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Negotiating Rites$
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Ute Husken and Frank Neubert

Print publication date: 2011

Print ISBN-13: 9780199812295

Published to Oxford Scholarship Online: January 2012

DOI: 10.1093/acprof:oso/9780199812295.001.0001

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Negotiating Rites in Imperial China

Negotiating Rites in Imperial China

The Case of Northern Song Court Ritual Debates From 1034 to 1093

Chapter:
(p.99) 5 Negotiating Rites in Imperial China
Source:
Negotiating Rites
Author(s):

Christian Meyer

Publisher:
Oxford University Press
DOI:10.1093/acprof:oso/9780199812295.003.0005

The chapter is based on a thorough examination of numerous materials of official court documents concerning prominent cases of “ritual debates” in the middle period of the Northern Song dynasty (960-1127). The debates were centered around the important Chinese matter of “li” which can be translated in Western languages as ritual, but for other aspects also as moral pattern of behavior. Ritual matters, especially those concrete court rituals discussed here, were subject to the expertise of the Confucian educated scholars based on the canonical classics on the one hand, but represented imperial power on the other hand. Imagined to originate from the normative past, they were highly symbolically charged, and therefore matter of permanent negotiation between the emperor, different groups of educated officials as well as scholars outside the court and the “public”. The materials, mostly so called memorials to the throne along with additional writings, can show that the well-known factional struggles till the end of the Northern Song dynasty were clearly connected to the discussion of rituals, however, a position in the ritual debates could also run counter to the usual front lines of factional struggles.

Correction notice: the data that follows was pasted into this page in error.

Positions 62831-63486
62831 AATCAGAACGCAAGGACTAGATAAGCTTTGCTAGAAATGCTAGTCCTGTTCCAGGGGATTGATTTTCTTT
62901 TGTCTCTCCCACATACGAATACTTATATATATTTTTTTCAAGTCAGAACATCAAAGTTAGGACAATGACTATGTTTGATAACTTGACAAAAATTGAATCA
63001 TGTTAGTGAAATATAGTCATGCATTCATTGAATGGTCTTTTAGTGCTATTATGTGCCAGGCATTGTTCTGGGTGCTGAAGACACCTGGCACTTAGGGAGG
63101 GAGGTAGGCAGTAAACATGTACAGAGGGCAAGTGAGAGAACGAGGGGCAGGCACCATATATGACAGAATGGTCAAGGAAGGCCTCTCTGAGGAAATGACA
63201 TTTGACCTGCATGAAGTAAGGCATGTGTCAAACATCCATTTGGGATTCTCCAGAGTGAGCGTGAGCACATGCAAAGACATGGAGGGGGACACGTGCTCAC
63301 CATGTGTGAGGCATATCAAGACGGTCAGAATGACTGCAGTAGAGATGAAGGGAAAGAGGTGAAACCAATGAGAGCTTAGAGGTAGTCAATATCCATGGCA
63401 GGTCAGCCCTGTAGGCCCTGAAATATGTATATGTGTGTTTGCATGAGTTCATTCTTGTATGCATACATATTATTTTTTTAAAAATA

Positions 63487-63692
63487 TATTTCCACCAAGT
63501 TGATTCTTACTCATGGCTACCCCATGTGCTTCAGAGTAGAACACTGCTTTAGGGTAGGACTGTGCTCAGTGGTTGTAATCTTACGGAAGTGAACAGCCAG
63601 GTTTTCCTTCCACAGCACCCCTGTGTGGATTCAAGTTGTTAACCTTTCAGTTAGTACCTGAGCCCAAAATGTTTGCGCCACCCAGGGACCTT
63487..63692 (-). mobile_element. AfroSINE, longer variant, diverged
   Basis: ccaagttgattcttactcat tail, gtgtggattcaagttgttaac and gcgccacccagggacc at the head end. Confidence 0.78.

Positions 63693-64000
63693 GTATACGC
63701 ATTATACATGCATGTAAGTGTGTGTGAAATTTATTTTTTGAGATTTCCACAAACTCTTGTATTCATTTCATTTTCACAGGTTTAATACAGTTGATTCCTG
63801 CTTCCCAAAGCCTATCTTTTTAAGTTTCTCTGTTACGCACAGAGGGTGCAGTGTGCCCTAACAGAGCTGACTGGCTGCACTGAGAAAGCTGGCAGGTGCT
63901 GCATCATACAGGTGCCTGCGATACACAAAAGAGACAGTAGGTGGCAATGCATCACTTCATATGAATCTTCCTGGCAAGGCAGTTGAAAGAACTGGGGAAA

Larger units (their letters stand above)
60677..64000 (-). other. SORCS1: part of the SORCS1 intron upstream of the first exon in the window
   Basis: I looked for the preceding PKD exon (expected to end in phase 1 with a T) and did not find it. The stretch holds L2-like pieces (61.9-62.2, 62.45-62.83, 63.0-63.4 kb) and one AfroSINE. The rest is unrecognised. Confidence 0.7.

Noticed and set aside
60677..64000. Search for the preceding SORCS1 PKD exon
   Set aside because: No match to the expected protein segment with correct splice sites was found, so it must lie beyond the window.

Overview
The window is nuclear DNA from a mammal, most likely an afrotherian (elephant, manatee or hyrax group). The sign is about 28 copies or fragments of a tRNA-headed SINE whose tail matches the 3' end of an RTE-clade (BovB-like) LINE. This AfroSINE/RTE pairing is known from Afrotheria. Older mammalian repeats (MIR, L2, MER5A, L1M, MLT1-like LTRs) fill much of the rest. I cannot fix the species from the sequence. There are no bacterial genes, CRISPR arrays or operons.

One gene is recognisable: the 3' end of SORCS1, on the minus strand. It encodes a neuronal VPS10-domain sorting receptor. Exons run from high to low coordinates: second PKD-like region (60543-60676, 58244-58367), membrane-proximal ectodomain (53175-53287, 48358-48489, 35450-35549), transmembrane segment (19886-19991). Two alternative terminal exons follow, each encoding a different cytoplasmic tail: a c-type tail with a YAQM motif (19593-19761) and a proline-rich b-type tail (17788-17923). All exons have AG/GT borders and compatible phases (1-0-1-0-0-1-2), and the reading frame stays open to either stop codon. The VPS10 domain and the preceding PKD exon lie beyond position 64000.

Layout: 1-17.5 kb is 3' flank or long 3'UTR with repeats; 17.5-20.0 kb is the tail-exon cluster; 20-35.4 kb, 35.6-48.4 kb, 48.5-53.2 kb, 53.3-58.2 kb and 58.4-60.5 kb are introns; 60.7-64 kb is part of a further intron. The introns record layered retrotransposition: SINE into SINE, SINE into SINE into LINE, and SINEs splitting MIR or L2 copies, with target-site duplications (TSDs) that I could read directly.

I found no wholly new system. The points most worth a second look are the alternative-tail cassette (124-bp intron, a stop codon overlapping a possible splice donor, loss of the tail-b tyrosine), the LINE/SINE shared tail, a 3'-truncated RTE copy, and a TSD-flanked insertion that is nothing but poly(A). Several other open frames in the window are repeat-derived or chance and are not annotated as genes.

Keywords:   ritual debates, northern Song dynasty, educated officials, memorials to the throne

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